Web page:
That said, I am *very* interested in anything resembling a mid-range NAS. Storage is a real pain point, and it is tough to build acceptable storage out of cheap disks. So thanks for reviewing this thing!
  • ganeshts - Monday, April 29, 2013 - link

    Price is $5K (MSRP), but retailers are selling it at prices ranging from $3500 to $5000
  • davegraham - Tuesday, April 30, 2013 - link


    Use Nexenta Community Edition (uses OpenIndiana + ZFS) on top of a supermicro server with the same 12 drive bays (and SAS drives) and I'd kill this particular box AND have a more robust solution to boot.

  • watersb - Tuesday, April 30, 2013 - link

    Thanks, Ganesh, for the pricing info.

    Dave, that's such a good idea, I switched to OpenIndiana in 2009. I'm running 8 2TB drives as four mirrored pairs with a $100 LSI controller. But it will be quite some time before I have the budget to upgrade to a server motherboard with more than 16GB ECC RAM.

    ZFS deduplication is *expensive*, folks. Don't do it. I tried adding a 60Gb SSD for L2ARC but it turns out that I would be better off with 60GB of *swap* to hold the deduplication tables.

    My kung fu is weak. But I've been running this system through numerous hardware failures, PEBKAC events, and system software updates, and I haven't lost any data. Solaris isn't bulletproof, but it does warn me of impending drive failures before I lose anything.

    Sorry for the long rant -- but it IS possible to play with "enterprise" class system configurations on lousy hardware if you are willing to waste^W commit some time doing so.
  • Walkeer - Thursday, May 9, 2013 - link

    I do not understand either why such powerful NAS has only 4GB or RAM looking at the RAM prices these days...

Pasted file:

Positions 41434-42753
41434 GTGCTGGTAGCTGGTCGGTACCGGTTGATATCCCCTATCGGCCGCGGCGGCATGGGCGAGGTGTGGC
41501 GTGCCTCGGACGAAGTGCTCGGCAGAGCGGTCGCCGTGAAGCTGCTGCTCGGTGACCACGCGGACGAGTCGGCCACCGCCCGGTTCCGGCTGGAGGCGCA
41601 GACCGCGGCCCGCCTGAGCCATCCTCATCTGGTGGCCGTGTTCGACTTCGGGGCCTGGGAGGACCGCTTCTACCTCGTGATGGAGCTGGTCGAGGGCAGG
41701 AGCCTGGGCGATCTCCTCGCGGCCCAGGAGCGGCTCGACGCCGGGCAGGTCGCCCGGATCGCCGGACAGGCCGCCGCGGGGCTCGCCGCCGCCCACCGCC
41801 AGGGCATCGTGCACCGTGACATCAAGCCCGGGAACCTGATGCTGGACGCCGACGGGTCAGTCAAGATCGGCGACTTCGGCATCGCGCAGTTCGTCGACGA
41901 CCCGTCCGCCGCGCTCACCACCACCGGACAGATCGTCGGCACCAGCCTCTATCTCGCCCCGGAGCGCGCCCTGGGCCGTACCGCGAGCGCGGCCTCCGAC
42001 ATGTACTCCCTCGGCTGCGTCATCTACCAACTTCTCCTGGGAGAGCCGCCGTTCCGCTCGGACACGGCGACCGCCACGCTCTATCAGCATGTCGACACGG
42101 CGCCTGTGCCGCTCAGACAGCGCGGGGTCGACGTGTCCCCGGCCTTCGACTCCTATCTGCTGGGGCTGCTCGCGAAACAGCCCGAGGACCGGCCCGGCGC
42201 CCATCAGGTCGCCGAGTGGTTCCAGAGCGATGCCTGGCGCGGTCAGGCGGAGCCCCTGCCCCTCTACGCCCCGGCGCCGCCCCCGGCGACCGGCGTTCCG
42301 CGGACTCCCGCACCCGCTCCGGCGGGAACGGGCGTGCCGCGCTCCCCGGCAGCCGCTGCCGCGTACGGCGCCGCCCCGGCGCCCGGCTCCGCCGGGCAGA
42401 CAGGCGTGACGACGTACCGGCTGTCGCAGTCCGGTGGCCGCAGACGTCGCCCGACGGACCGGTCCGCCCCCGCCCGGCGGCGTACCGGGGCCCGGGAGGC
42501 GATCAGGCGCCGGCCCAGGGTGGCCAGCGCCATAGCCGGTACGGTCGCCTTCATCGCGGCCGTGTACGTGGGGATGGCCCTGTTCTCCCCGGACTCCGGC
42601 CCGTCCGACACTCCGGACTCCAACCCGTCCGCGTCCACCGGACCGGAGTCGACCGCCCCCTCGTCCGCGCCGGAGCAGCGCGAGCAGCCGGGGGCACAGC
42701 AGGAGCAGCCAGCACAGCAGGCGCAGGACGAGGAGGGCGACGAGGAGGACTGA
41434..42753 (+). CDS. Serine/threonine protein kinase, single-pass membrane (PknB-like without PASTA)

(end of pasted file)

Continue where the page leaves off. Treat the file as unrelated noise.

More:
• davegraham - Monday, April 29, 2013 - link

    can you please nix the usage of the word "enterprise" from your reviews? These QNAP boxes (and pretty much any other storage device y'all review these days) are Commercial, SMB, or Consumer level devices at best. Enterprise describes a category of business that would never use this based on uptime, data integrity, performance, and capability requirements.
  • ganeshts - Monday, April 29, 2013 - link

    Hmm.. Not sure why you are doubting the performance and capability of these units. With SSDs, they form a very good storage backend for medium sized work groups. Uptime and data integrity - These need more QA, but with the stable firmware version, I really had no trouble keeping it bombarded with data accesses for days together
  • Gigaplex - Monday, April 29, 2013 - link

    Read your very own "cons" section. This is exactly why Enterprise wouldn't look at it. As for performance? I've got a dirt cheap home build Llano box using 5 WD Green drives in software RAID 5 and it easily reaches 250-300MB/s transfers. This system had 12 SSDs. Colour me underwhelmed.
  • Walkeer - Thursday, May 9, 2013 - link

    I understand you have 10Gb network at home right? Or InfiniBand 4x perhaps? Else I do not see how you push 300MBps over 1Gb line... or you are talking about your desktop? Man, this article is about NAS...